BUS services across South Yorkshire are fragmented and do not properly serve passengers, a meeting has been told.

People representing different groups gave their views on the state of services to the independent bus review panel which was launched by the Sheffield City Region.

Members of South Yorkshire Freedom Riders, Sheffield Transport For All, Thurgoland Parish Council Public Transport Working Group and Sheffield University Students’ Union were in attendance.

All participants told the panel which included Sheffield South East MP Clive Betts that bus services were not up to required standards and changes are needed.

Over the last decade, the number of people using them has fallen by nearly 20 per cent.

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Sheffield City Region Mayor Dan Jarvis announced a review into the bus network across South Yorkshire to see what improvements could be made and appointed Mr Betts to appoint a panel of commissioners.

The panel has been asking residents, community groups and businesses their views about how the bus service could be improved.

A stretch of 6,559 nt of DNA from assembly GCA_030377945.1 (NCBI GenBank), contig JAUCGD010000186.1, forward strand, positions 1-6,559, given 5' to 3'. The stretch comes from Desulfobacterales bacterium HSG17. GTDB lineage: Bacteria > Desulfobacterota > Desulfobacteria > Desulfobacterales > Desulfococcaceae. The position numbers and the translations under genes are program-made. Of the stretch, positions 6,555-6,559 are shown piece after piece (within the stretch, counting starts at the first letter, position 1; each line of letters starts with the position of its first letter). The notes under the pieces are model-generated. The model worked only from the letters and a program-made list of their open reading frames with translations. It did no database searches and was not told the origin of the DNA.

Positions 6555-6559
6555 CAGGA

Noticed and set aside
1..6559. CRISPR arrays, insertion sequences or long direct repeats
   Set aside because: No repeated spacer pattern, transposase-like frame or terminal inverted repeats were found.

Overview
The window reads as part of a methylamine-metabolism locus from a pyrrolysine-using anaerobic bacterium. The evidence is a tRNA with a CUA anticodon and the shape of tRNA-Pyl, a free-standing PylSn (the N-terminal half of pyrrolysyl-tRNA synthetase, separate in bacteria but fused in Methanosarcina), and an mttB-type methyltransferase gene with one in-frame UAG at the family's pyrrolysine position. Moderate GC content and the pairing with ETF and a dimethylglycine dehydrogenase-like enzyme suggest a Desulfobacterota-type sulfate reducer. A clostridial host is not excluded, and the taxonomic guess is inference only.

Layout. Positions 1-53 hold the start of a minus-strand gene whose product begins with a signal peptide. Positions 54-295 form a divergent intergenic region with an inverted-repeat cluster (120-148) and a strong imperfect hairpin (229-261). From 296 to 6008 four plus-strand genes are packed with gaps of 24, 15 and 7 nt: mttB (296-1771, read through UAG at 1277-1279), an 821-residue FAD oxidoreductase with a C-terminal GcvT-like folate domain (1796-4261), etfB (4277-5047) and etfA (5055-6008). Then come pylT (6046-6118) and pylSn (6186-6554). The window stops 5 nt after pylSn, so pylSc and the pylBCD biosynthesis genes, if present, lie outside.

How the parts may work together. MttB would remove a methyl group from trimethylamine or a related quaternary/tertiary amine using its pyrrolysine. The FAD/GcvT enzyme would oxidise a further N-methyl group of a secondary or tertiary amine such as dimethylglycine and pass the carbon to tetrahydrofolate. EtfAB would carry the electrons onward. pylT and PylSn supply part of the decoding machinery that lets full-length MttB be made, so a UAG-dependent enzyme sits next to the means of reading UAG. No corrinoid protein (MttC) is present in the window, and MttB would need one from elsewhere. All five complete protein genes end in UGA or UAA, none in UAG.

Issues such as accessibility to the Northern General Hospital, cross border bus travel, complex routes, ticketing and fares were raised.

Jake Verity, president of Sheffield University Students’ Union, said there had been tangible success in discussing problems with the bus companies on issues like fares and night buses.

Sue Heyes and Roy Harris were representing Thurgoland Parish Council. They said bus cuts from the village were leaving people isolated.

Mr Harris spoke about Barnsley Council helping fund a community service serving Penistone and the surrounding villages in south of the borough but couldn’t fund a route into Stocksbridge and the Fox Valley Shopping Park because it crossed a council boundary.

“We’re ten miles from the city centre but we don’t have a direct bus service to Sheffield. Even closer to home, people can get to Fox Valley in Stocksbridge but buses back stop past 5pm,” Mr Harris said.

Fran Postlewaite from South Yorkshire Freedom Riders said the region needed serious conversations around franchising and public ownership but accepted it would be difficult to do.

“We know what happened in London, they weren’t hit by deregulation and they have a damn better service than us.

“Buses need to be a universal that needs proper funding under the control of local communities.”

James Martin from Sheffield Transport For All cited Nottingham as a good example of how they run their public transport where bus patronage is on the rise.

* Provided by the Local Democracy Reporting Service.